If improved forging or casting structure, lower hardness, and guaranteed performance for direct use are required, full annealing can be used.

Generally heated to 870-900℃, furnace-cooled after holding or cooled to below 600℃ at a rate of ≤40℃/h. Hardness can reach 150-180HB;

Isothermal annealing, which can replace full annealing and achieve the same goal.

Heating temperature is 870-900℃, holding after heating and furnace-cooling to 700-740℃ (refer to transformation curve), holding for a longer time (refer to transformation curve), then furnace-cooling to below 550℃.

Hardness can reach 150-180HB. This isothermal annealing is also an effective way to improve the poor structure after forging, and to improve the mechanical toughness after quenching and tempering.


The main purpose of annealing martensitic stainless steel is to strengthen it. By heating the steel to a temperature above the critical point and then holding it, the carbides are fully dissolved into the austenite, then cooling it at an appropriate rate, the martensitic structure is obtained after annealing.

Heating temperature selection: The basic principle is to ensure the formation of austenite and to fully dissolve the alloy carbides into the austenite to homogenize it. The heating temperature must not be too low or too high.

The heating temperature for annealing martensitic stainless steel varies widely depending on the reference data and the recommended range.

According to our experience, the temperature can generally be heated in the range of 980-1020°C.

Of course, for special steel grades or special composition control or special requirements, the heating temperature should be lowered or raised accordingly, but the heating principle must not be violated.

Cooling method: Due to the composition characteristics of martensitic stainless steel, the austenite is relatively stable, the C curve moves to the right, and the critical cooling rate is relatively low.

Therefore, oil cooling or air cooling can achieve the effect of annealing martensitic structure. However, for parts that require deep quenching and high mechanical performance, such as impact toughness, oil cooling should be used.


After annealing martensitic stainless steel, martensitic structure is obtained, with high hardness, brittleness, and internal stress. It must be subjected to hardening treatment. Martensitic stainless steel is basically used in two hardening temperatures:

Hardening between 180-320°C. The hardening martensitic structure is obtained, with high hardness and strength, but low plasticity and formability, and good corrosion resistance. For example, low-temperature hardening can be used for cutting tools, bearings, wear-resistant parts, etc.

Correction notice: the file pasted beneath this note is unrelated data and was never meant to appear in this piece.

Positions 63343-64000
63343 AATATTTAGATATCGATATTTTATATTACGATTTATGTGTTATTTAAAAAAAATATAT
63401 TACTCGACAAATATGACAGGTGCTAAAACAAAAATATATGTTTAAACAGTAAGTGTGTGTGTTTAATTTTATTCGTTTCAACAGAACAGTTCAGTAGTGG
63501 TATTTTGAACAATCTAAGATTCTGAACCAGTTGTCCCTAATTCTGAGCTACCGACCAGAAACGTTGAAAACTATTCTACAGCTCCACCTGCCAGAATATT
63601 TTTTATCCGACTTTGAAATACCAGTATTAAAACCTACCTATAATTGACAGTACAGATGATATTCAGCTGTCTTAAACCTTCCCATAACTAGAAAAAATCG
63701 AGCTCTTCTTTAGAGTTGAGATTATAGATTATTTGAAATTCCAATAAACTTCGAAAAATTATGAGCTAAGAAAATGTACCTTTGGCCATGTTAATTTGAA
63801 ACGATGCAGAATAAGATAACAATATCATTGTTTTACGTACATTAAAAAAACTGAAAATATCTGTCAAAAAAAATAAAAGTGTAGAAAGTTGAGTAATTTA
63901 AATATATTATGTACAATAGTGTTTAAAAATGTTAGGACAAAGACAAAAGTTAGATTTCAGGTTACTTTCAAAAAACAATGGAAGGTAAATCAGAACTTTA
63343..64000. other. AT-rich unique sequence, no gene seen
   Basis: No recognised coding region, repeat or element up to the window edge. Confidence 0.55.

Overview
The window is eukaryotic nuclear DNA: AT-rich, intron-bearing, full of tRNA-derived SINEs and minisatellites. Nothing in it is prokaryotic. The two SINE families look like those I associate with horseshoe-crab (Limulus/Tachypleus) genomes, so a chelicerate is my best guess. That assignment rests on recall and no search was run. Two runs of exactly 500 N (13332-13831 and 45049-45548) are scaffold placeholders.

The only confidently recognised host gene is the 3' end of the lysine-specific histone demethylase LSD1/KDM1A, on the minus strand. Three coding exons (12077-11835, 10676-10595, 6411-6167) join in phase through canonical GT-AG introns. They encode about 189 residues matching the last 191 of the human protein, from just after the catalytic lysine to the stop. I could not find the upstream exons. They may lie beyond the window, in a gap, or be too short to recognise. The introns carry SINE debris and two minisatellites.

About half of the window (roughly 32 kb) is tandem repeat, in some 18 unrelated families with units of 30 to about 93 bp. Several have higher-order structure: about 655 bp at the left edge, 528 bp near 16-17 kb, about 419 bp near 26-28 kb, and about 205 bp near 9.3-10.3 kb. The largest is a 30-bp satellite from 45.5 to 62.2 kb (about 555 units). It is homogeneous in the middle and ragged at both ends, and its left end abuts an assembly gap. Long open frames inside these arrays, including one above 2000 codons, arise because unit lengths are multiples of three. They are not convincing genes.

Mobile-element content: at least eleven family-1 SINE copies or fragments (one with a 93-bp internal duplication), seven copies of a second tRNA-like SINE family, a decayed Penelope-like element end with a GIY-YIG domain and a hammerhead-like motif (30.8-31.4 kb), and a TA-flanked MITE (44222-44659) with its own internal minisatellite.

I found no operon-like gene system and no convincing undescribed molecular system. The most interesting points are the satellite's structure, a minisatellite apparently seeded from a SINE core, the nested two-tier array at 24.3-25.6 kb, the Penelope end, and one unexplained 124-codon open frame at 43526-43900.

Hardening between 600-750°C. The hardening austenitic structure is obtained, with good comprehensive mechanical properties such as strength, plasticity, toughness, and initial performance.

Depending on the requirements for strength, plasticity, and toughness, the lower or upper limit temperature can be used for hardening. This structure also has good corrosion resistance.

Hardening between 400-600°C is generally not used because during hardening in this temperature range, a large amount of carbonitrides are precipitated from the martensite, causing hardening brittleness and reducing corrosion resistance.

However, springs, such as 3Cr13 and 4Cr13 steel springs, can be hardened at this temperature, and the HRC can reach 40-45, with good elasticity.

The cooling method after hardening can generally be air-cooled, but for steel grades with a tendency to hardening brittleness, such as 1Cr17N2, 2Cr13, 0Cr13Ni4Mo, etc., it is best to oil-cool after hardening.

In addition, it is important to note that hardening must be carried out in a timely manner, and in the summer, it should not exceed 24 hours, and in the winter, it should not exceed 8 hours.

If hardening cannot be carried out in accordance with the process temperature, measures should also be taken to prevent the formation of static cracks.

4. Ferritic-Austenitic Duplex Stainless Steel Heat Treatment

Duplex stainless steel is a relatively new member of the stainless steel family, having developed later but widely recognized and valued for its unique characteristics.

Duplex stainless steel has a composition characterized by high Cr, low Ni, added Mo, and N, and an organizational characteristic that gives it a higher strength and plasticity than austenitic stainless steel and ferritic stainless steel; corrosion resistance equivalent to austenitic stainless steel; and higher anti-pitting, crevice corrosion and stress corrosion resistance than any other stainless steel in cl- media and seawater.